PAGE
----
This study investigated the physiological effects of three species of Auricularia known as Auricularia polytricha (JNM21001), Auricularia auricula-judae black (JNM21002), and Auricularia auricula-judae brown (JNM21012). In the ORAC assay, Auricularia spp. showed antioxidant activities in the order of JNM21001>JNM21012>JNM21002. All Auricularia spp. strongly inhibited the action of -amyloglucosidase up to 60%. In order to further test in vivo anti-obesity effects, high fat diet induced ICR obese mice fed a diet containing 20% fat were used. All Auricularia spp. supplementation during high fat diet feeding significantly reduced body weight gain, epididymal fat pads weight, and lowered the food efficiency ratio compared to the high fat control (HFC) group. In particular, the group fed with JNM21012 had a lower average daily body weight gain of 0.45 g/day, demonstrating similar levels to the normal diet fed group. The group fed with JNM21012 significantly reduced lowered serum triglycerides (42%), total cholesterol (81%), and LDL-cholesterol level (66%) compared with the HFC group.
Article
To investigate antitumor components of Korean higher fungi, the carpophores of Schizophyllum commune and Auricularia auricula-judae collected in Kyeong Buk Province were extracted with hot water or 0.1N-NaOH solution. The concentrated extracts were precipitated by addition of ethanol, and the precipitates were purified by dialyzing through visking tube and polysaccharide fractions were obtained. They were found to show antitumor activity against sarcoma 180 implanted in mice. Especially, the inhibition ratio of the extract of Auricularia adicula-judae was 90.8% in the doses of 100mg/kg/day for the period of ten days. The tumor in five of the eight mice was completely regressed. The components of these aqueous extracts were found to be polysaccharide and protein. The hydrolysis of the respective polysaccharide yielded four monosaccharides. After hydrolysis of the protein fraction, 15 amino acids were identified in the respective fraction of S. commune and A. auricula-judae.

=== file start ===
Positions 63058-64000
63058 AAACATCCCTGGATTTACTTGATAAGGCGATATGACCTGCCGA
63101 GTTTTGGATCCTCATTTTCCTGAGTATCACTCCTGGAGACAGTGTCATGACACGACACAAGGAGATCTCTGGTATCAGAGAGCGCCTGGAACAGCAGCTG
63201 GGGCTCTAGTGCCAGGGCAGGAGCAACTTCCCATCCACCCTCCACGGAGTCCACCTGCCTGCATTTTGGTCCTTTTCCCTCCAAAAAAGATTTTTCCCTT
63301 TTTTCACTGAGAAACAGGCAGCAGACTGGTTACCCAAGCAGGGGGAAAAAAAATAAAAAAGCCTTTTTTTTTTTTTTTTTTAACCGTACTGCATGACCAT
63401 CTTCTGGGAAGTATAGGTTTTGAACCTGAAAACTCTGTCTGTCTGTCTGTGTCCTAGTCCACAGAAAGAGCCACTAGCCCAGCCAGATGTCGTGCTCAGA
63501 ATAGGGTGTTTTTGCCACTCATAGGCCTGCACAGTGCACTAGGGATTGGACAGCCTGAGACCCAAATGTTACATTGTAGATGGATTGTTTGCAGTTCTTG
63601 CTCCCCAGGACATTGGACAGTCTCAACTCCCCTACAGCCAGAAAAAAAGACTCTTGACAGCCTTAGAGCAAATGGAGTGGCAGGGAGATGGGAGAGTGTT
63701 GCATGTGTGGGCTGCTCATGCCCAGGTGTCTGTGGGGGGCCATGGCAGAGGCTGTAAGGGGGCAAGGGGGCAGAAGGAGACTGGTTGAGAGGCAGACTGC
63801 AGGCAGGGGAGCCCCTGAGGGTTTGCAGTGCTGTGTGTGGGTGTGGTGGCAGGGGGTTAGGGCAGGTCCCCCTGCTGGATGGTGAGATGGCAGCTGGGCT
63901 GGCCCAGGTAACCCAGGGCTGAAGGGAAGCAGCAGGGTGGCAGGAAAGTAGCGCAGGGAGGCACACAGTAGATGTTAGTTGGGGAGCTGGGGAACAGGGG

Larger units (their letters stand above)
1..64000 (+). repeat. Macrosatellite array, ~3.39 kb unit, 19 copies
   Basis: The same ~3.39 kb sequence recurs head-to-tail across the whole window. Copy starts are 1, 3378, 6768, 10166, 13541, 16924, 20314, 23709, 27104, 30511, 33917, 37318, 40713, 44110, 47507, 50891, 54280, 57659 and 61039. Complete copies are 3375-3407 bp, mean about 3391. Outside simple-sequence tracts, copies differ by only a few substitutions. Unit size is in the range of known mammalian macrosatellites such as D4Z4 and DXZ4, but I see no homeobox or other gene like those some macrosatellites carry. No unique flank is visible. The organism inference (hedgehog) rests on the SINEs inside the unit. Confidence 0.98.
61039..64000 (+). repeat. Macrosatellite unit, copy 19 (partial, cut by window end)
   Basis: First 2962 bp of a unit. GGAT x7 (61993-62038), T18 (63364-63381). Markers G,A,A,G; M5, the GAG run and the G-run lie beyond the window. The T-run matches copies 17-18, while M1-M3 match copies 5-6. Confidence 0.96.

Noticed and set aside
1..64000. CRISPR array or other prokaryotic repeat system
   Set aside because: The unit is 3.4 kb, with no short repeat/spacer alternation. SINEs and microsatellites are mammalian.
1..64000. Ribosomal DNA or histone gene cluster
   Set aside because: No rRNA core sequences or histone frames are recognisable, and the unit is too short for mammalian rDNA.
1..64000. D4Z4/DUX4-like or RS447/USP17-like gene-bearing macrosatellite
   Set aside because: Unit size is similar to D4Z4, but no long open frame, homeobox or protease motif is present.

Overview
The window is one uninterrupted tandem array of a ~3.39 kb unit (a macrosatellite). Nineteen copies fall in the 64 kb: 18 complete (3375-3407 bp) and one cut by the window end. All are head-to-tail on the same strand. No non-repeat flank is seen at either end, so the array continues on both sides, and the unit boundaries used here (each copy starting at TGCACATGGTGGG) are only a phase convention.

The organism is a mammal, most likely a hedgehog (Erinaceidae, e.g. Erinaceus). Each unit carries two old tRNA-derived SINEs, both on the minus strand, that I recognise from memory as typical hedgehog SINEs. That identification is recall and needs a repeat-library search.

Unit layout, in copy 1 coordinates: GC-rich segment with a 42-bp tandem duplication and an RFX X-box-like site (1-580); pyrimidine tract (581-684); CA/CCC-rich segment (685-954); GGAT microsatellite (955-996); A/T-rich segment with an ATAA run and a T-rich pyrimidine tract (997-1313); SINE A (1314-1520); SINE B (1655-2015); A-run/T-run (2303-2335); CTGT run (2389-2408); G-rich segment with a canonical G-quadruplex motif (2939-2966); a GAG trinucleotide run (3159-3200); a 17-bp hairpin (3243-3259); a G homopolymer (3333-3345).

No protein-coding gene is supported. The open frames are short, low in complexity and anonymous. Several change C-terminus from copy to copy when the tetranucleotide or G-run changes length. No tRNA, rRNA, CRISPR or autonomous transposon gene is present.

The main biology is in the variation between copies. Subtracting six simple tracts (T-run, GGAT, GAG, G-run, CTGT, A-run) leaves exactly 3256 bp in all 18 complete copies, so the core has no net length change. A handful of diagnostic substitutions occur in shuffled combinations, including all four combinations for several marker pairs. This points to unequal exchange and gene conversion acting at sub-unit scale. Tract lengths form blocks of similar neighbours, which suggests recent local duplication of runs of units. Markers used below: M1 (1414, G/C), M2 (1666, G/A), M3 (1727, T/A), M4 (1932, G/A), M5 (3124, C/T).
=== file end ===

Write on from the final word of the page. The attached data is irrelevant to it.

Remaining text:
Article
A method for the screening of antioxidant activity is reported as a decolorization assay applicable to both lipophilic and hydrophilic antioxidants, including flavonoids, hydroxycinnamates, carotenoids, and plasma antioxidants. The pre-formed radical monocation of 2,2′-azinobis-(3-ethylbenzothiazoline-6-sulfonic acid) (ABTS•+) is generated by oxidation of ABTS with potassium persulfate and is reduced in the presence of such hydrogen-donating antioxidants. The influences of both the concentration of antioxidant and duration of reaction on the inhibition of the radical cation absorption are taken into account when determining the antioxidant activity. This assay clearly improves the original TEAC assay (the ferryl myoglobin/ABTS assay) for the determination of antioxidant activity in a number of ways. First, the chemistry involves the direct generation of the ABTS radical monocation with no involvement of an intermediary radical. Second, it is a decolorization assay; thus the radical cation is pre-formed prior to addition of antioxidant test systems, rather than the generation of the radical taking place continually in the presence of the antioxidant. Hence the results obtained with the improved system may not always be directly comparable with those obtained using the original TEAC assay. Third, it is applicable to both aqueous and lipophilic systems.
Article